Don’t You Forget About the 80’s

With great movies comes even greater lessons.


Natalie Walsh

The iconic photo of The Breakfast Club is recreated by staff members.

In a world of ever-growing problems with absolutely no possible resolutions whatsoever, the only logical solution is to watch and learn from the decade that provided the most amazing movies to ever grace the big screens; the 80’s. 

The 80’s undoubtedly produced the most amazing movies with lessons that can be reflected upon for the rest of eternity. Seriously, a lot of the movies that came out of this beautiful span of 10 years are still widely loved and respected today, as they should be. The characters and plots of these films hit home for a lot of people, and hold a very special place in the hearts of many, like myself. 

My obsession with the 80’s, especially the movies, started in seventh grade when my English class read “The Outsiders.” I fell in love with the unique story and characters S. E. Hinton brought to life in the movie adaption that hit the big screens in 1983. The story is a perfect example of the importance of friendship, family, and watching sunsets. The relationship between the Greasers is extremely inspirational and heart-warming. No matter how tough things would become, the Greasers were always there for each other, and they quite literally risked their lives for one another. “The Outsiders” is one of the best stories about friendship and loyalty out there, teaching us that if they’re a true friend, they would do anything for you, and that we all deserve a friendship like Johnny and Ponyboy’s. 

After obsessing over the characters and actors from “The Outsiders,” I started to watch other 80’s movies that starred actors from the movie, like Patrick Swayze, Ralph Macchio, and Emilio Estevez. One of those being no other than “The Breakfast Club.” 

“The Breakfast Club” was released in 1985 and probably has some of the most memorable lines and scenes of the 80’s. When a brain, a beauty, a jock, a rebel, and a recluse come together, an immaculate story is born. The story of Brian, Claire, John, Andrew, and Allison is quite literally perfect, and it should never be redone. This film has a wonderful narrative with an equally wonderful soundtrack. The tale of these totally different people connecting on different levels and bonding is a perfect example of what happens when we learn to accept others for their differences and respect people’s views– a lesson we could all be retaught in this day and age.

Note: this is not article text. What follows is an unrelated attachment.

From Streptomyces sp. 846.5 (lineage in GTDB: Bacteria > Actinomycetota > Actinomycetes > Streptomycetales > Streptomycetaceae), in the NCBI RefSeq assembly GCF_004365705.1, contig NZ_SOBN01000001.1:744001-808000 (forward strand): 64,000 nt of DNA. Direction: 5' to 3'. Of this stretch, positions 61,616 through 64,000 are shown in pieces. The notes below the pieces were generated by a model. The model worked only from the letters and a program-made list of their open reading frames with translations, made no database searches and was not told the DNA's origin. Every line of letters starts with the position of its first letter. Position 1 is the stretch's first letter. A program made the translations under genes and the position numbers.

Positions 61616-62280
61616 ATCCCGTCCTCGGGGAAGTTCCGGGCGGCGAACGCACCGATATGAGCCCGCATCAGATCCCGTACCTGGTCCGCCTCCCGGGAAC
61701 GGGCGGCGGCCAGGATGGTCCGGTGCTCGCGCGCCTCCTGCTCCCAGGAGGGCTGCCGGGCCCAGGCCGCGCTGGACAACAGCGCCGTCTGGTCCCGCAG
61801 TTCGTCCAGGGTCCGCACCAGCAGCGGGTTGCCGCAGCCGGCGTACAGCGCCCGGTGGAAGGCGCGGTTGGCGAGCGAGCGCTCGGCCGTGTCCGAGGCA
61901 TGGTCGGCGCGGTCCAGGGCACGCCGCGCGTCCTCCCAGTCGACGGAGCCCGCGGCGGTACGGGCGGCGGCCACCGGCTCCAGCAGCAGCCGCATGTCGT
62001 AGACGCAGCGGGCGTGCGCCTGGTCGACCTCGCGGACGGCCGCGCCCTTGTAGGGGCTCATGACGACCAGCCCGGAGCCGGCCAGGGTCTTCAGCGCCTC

Another classic 80’s film with an amazing set of endless morals is “Dead Poets Society.” Based on a book written in 1988 and made into a movie the following year, this masterpiece of a film is shown in many English classes for obvious reasons. Apart from it being about an English teacher and his students, it’s also a wonderful story about loyalty, dreams, and living life to its fullest. The bonds formed between the group of boys (and their teacher) is truly inspirational. Although most of the boys at Welton are pressured by their parents to participate in a certain profession, they still feel free when they’re together. 

How could I possibly write about 80’s films with significant lessons without mentioning the legendary “Pretty in Pink?” This iconic story paved the road for movies in the future with similar plots, even though this version of the overused cliché is still, undoubtedly, the best of the best. Andie Walsh is a perfect example of why we shouldn’t change ourselves for anyone, even our super popular crush who we think is the embodiment of perfection. What Andie realized throughout the film is that no one is worth changing your whole personality for, and that being yourself is the key to happiness. Oh, and your best friend, Duckie Dale. 

Last but relatively far from least, there is one major lesson that can be learned from the timeless classic that is none other than “Ferris Bueller’s Day Off.” If I had to skip school with anyone, it would be Ferris Bueller, no questions asked. He made an average school day into a wonderful adventure with his best friend, Cameron, and his girlfriend, Sloane. Ferris Bueller is without a doubt a genius who knows how to get away with things, but he’s also someone who just wants to have fun and live life, as we all should. We can all learn a thing or two from this marvelous masterpiece of a film; like that life is too short for shenanigans and regrets, or that if you skip school, your name could end up on the water tower.

In short, these films are much more than a good laugh. These films single-handedly raised a generation and shaped so many people’s lives. These films are the soundtracks of stranger’s beings. There are countless lessons hidden in these classics that we can use in the real world more than we know. As Ferris Bueller once said, “life moves pretty fast. If you don’t stop and look around once in a while, you could miss it.”